Much research over the past 25 years has focused on elucidating the mechanisms by which Alcoholics Anonymous (AA) affects behavioral change in its participants. In addition to research on the spiritual mechanisms for which AA is best known in the popular conception, research on mechanisms of recovery (MOR) has predominantly supported social, cognitive, and affective mechanisms that are also present in many professional psychotherapies.
This paper compares and contrasts the theorized MOR of AA with those found in several common professional psychotherapies to illustrate analogous elements.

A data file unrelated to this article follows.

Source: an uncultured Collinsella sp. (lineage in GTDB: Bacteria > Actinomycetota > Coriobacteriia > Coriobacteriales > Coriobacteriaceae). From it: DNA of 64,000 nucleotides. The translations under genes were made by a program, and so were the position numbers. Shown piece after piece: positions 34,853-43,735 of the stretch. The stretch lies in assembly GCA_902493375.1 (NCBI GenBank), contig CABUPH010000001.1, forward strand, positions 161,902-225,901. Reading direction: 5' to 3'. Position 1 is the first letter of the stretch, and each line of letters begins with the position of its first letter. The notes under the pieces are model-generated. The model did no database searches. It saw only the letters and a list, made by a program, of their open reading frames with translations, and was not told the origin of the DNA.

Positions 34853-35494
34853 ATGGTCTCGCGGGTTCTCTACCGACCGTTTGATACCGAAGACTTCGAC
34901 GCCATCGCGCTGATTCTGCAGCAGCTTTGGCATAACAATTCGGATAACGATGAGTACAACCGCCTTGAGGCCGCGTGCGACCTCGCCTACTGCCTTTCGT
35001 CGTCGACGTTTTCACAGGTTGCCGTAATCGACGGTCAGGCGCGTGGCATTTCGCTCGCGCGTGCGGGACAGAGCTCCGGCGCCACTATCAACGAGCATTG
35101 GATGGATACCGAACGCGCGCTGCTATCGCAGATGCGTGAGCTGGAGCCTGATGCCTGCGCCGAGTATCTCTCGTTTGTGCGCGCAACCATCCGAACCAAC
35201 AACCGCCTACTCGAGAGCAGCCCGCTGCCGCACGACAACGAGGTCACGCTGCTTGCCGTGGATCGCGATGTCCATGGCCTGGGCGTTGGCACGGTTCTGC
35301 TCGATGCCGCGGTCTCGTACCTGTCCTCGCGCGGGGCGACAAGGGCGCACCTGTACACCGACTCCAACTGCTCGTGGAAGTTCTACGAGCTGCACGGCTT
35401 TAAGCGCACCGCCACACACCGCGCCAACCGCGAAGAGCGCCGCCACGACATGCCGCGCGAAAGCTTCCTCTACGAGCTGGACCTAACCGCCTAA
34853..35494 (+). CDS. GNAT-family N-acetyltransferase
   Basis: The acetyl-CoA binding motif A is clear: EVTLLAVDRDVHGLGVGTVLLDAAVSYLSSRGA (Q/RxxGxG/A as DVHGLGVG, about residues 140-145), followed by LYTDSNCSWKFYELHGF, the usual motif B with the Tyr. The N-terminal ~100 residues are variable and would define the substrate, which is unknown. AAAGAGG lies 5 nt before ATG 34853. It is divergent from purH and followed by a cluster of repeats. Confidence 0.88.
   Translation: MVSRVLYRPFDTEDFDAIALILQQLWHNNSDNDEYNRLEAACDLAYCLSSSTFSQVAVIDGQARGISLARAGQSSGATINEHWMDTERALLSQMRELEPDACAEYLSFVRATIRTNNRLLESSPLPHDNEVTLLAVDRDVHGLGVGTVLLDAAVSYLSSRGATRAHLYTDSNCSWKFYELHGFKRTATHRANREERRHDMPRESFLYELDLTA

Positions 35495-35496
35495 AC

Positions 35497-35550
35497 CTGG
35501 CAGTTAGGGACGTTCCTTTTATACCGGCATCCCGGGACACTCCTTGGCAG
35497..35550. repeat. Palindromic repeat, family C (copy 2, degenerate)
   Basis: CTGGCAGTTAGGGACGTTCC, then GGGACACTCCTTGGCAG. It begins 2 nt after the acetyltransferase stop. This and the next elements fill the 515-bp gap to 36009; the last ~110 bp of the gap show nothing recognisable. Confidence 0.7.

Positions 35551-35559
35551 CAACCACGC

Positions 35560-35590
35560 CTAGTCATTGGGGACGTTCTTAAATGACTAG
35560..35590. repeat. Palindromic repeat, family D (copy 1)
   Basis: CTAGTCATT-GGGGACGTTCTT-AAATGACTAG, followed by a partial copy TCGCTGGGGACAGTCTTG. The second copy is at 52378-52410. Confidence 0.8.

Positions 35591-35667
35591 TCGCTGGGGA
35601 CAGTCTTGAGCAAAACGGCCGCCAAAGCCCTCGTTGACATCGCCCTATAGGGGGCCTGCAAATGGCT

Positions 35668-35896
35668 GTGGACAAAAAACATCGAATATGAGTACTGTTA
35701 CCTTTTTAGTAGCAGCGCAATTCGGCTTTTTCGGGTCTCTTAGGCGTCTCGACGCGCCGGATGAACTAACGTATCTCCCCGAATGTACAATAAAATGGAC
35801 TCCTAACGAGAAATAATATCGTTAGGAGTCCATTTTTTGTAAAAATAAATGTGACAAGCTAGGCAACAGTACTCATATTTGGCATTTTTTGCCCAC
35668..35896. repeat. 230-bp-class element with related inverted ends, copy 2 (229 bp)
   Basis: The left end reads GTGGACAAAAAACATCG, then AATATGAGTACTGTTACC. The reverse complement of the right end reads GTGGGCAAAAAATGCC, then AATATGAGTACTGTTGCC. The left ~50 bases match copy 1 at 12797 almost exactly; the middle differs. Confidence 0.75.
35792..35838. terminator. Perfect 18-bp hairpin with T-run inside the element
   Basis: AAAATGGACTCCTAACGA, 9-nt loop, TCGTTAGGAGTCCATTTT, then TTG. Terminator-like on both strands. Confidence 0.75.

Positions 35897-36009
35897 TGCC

Literature review, summary, and synthesis of studies examining the MOR of both AA and common psychotherapies including analytic/dynamic therapies, cognitive-behavioral therapies, and acceptance and mindfulness-based therapies.
There exists a significant overlap in theorized MOR of AA and mainstream, professional psychotherapies. Mechanisms with the greatest overlap include those mobilizing stress and coping theory, behavioral choice theory, and social learning theory, while mechanisms more unique to AA compared to professional psychotherapies mobilize social control theory to a greater degree.
In caring for patients with addiction, practicing clinicians will find it useful to be aware of overlapping analogous elements found in the AA program and professional psychotherapies and how they can complement one another.